The Drupal core provides a Search module that is great for many sites. However, it doesn’t provide some of the more sophisticated features that some sites need. The Custom Search module is a good alternative if you want more control over what gets searched, who gets to search, and what results you see.
The Custom Search module adds layers of control and sophistication to the core search module. It’s easy to install and will give you more control over the search functions on your site. It also integrates with other search modules and APIs.
The Core Search function and the Custom Search module
The basic elements of the core search module are:
- A block for front-end display. There is very little configuration available for this block. I’ve named this one “Core Search Block” to make it easy to distinguish from the customized one We’ll be creating.
- Advanced search is available on search results page. If a user clicks Advanced Search on the results page, a form opens up so you can refine your search. (When using the Garland Template).
This gives you a sophisticated search, but little control over how it’s implemented throughout the site. A good way to expand on this is to add the Custom Search Module. Here’s a summary of the added options.
- Select which content type(s) to search,
- Select which specific module search to use (node, help, user or any module that implements search),
- advanced criteria
- change the default search box label,
- add a default text in the search box,
- add advanced search criteria,
- change the default submit button text,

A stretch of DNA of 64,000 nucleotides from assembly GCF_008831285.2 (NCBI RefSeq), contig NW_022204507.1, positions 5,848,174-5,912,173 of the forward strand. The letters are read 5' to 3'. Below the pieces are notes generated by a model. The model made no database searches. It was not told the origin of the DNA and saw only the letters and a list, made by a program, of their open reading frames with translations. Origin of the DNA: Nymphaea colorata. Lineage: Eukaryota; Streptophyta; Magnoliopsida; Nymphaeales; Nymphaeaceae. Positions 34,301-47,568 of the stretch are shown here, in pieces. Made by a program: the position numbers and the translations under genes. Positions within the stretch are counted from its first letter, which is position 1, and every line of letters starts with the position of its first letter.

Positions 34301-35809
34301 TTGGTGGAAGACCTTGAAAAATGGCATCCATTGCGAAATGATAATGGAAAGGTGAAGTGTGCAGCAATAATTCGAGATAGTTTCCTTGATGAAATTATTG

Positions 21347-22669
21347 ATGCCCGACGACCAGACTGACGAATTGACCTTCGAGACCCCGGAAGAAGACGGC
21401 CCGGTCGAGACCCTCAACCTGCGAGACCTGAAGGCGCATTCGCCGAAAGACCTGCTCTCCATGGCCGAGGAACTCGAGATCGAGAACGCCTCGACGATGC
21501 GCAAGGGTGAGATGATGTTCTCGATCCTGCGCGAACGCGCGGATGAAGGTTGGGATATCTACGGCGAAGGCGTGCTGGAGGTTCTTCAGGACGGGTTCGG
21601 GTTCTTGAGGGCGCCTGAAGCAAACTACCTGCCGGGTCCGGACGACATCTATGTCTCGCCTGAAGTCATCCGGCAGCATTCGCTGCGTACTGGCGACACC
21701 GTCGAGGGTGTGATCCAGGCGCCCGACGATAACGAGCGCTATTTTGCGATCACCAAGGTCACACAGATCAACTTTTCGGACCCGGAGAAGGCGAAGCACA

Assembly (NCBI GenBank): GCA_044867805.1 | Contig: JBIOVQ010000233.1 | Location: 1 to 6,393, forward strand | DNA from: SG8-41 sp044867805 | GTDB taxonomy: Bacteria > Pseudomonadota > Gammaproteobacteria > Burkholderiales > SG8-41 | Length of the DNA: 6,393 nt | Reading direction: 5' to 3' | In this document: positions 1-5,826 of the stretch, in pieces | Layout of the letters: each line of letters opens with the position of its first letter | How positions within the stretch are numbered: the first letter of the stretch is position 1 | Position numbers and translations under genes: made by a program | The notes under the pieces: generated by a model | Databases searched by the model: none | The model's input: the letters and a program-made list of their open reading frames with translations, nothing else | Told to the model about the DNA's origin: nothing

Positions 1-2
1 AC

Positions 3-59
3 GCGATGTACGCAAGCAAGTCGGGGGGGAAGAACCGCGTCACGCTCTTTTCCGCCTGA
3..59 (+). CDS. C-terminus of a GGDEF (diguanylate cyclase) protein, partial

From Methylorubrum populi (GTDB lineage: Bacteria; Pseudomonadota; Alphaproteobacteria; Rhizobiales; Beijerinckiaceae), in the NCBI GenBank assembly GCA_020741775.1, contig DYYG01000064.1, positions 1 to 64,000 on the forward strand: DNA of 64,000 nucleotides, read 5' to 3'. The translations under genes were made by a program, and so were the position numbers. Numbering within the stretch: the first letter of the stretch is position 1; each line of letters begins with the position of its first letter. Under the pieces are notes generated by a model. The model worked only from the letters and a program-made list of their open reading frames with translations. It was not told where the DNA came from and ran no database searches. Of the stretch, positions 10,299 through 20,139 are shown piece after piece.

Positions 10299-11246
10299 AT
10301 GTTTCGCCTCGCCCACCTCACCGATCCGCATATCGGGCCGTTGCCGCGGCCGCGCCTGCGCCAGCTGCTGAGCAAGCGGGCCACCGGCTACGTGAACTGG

- use an image instead of the submit button,
- change the order of all the elements,
- include some elements in a popup block,
- add a filter to the results page,
- show/hide basic and/or advanced search in the results page,
- show/hide meta data in the results page,
- multiple search paths
Step 1. Download and install the module
- Download and install the Custom Search module from http://drupal.org/project/custom_search.
Step 2. Enable the module and its sub-modules
There are three included sub-modules:
- Custom Search Taxonomy: taxonomy options for the search block.
- Custom Search Blocks: provides additional search blocks, with different settings.
- Custom Search Internationalization.
Step 3. Set Permissions for users and administrators
- The confirmation message will have a link to the permissions. Click it to go directly to the permission settings.
- Set user and admin permissions for two modules. I wanted everyone to be able to search so I gave anonymous users and authenticated users permissions by checking the boxes
- You have four sets of permissions to set.
- Custom Search
- Custom Search Blocks
- Custom Search
Step 4. Configure the module
- Return to the Modules page and click Configure. You can also get to the configuration screen by going to Configure > Custom Search
- When you land on the configuration page the selected tab will be highlighted. You will be going through all the tabs to complete the full configuration. So when you complete the first page, choose another tab and continue